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October 27, 2015

European Parliament highlights BEPS shortcomings

By Franchesca Hashemi

Passed by 34 votes to three, and with seven abstentions, MEPs of the special tax committee approved new measures featured in a report that have greater "substance" than BEPS guidelines.

Corporate tax reforms need to be "implemented ASAP in [the] EU", and they need to go further due to the EU’s level of "integration", a spokesperson for the European Parliament told The Accountant.

The EU Parliament’s special tax committee’s report "supports" the OECD BEPS action plan but claims it does "not go far enough to address the scale of the tax avoidance problem.

The European Parliament’s special tax committee last night approved an EU-wide framework to crackdown on corporate tax avoidance.

The new recommendations MEPs voted on last night "should be the basis for further action at an EU and global level", according to the report.

MEPs at the special committee on tax vote count on Monday supported country-by-country reporting, including a compulsory EU wide consolidated corporate tax bases (CCTB) that aim at:

-ending multinational companies shifting profits to "preferential regimes" or cashing in on "mismatches" between national tax systems,

-clarifying the legal term "economic substance",

-sharing tax ruling information between member states and the European Commission (EC).

The latter recommendation comes in light of the EC’s investigation into "tax rulings" given to Fiat in Luxemburg and Starbucks in the Netherland, whereby each country’s national tax authority warned the respective company’s in advance of their tax bill.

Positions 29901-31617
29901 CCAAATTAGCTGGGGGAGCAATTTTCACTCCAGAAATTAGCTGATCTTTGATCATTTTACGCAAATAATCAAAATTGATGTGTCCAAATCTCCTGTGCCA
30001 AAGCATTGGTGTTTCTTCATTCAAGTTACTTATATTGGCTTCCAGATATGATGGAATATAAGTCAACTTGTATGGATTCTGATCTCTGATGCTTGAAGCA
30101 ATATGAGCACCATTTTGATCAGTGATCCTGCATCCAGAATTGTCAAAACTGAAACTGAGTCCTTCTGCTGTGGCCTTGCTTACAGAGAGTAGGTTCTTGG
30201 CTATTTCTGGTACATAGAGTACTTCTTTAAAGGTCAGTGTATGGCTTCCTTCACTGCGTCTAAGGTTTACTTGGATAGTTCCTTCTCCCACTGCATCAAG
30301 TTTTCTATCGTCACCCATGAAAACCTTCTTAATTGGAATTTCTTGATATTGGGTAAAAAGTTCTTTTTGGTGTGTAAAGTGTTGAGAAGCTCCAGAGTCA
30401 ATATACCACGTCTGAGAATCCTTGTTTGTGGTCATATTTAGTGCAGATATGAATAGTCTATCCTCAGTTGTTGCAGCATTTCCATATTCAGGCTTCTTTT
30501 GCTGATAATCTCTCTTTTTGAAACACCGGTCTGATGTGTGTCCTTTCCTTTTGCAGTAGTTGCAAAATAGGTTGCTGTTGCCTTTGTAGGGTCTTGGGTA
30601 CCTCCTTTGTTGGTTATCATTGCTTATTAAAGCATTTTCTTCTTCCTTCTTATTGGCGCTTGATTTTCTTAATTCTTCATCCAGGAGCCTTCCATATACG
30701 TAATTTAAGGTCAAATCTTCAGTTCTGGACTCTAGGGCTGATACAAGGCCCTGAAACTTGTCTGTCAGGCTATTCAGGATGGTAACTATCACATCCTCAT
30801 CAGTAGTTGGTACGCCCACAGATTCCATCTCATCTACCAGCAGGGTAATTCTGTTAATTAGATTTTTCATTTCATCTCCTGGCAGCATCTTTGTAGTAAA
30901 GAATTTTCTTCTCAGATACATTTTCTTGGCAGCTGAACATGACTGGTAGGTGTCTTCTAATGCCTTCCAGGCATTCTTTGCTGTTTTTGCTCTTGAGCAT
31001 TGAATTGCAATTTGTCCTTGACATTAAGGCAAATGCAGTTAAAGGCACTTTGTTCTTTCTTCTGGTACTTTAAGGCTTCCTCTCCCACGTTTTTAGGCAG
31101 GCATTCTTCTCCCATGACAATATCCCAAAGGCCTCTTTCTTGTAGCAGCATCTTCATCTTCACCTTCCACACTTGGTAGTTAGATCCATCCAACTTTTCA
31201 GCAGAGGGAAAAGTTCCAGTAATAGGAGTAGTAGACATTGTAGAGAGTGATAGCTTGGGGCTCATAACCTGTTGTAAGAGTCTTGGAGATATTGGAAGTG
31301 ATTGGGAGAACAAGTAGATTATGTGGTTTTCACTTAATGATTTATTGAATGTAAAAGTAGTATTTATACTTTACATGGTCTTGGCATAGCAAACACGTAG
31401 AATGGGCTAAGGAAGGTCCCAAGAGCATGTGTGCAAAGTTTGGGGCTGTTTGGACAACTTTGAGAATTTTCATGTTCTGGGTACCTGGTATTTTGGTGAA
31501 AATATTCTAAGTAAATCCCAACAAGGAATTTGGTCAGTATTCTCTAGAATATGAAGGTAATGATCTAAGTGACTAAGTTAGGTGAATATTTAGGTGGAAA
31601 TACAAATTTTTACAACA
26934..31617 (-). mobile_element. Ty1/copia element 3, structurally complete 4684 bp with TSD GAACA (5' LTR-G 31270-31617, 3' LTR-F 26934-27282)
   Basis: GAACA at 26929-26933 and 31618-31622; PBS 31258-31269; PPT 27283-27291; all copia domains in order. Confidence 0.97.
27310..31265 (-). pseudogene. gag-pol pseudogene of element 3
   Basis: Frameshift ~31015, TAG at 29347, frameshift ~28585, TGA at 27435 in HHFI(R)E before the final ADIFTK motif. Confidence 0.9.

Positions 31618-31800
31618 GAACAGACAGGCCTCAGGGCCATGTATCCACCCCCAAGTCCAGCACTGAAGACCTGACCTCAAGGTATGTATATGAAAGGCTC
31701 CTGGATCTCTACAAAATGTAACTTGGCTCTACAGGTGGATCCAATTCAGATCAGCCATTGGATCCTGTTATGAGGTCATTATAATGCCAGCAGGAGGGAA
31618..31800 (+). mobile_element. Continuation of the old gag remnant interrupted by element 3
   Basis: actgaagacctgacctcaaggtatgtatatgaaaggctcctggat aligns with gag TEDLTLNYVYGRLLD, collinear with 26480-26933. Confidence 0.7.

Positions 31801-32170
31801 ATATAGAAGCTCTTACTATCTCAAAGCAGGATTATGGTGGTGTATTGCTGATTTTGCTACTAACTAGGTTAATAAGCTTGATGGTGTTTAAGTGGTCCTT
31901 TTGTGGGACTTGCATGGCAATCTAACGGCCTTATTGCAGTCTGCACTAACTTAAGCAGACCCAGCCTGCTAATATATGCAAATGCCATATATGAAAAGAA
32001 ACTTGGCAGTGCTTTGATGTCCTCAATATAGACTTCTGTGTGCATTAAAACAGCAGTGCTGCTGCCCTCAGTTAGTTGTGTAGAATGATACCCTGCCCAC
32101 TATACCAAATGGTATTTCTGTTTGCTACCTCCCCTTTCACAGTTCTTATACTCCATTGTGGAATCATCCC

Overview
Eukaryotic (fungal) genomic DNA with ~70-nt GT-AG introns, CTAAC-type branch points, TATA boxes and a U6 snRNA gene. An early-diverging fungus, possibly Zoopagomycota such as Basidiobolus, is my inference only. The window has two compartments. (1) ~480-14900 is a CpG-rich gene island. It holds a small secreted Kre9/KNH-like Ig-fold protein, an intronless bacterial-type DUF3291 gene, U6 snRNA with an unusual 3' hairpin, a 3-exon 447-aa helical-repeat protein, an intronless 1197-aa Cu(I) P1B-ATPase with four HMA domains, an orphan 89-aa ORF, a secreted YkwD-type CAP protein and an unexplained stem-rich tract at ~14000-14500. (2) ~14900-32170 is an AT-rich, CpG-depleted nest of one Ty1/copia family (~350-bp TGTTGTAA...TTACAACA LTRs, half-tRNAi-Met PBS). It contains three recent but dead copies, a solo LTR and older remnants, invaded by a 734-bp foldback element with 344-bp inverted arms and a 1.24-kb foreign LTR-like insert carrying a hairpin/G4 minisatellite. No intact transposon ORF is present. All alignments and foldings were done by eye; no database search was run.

While tax rulings are technically legal, the EC later ruled that Luxemburg and the Netherlands had broke EU state aid rules by giving Fiat and Starbucks a selective advantage over other businesses.

MEPS therefore urged member states to counter tax avoidance and aggressive tax planning by sharing information that impacts other nations in order to bolster transparency.

Moreover MEPs recommended better protection for whistleblowers, and noted the Luxleaks revelations that relied "on information provided by former ‘Big Four’ employee, Antoine Deltour, who now faces court charges in Luxembourg".

The European Parliament also expressed "regret" that BEPS does not adequately address "harmful tax regimes, digital economy and transparency" and called for institutional links between the OECD and European Commission to be strengthened.

Multinational companies have a "last opportunity" to contribute to the EU Parliament’s tax debate on November 16. The committee’s report will be put to a vote throughout the last week in November.

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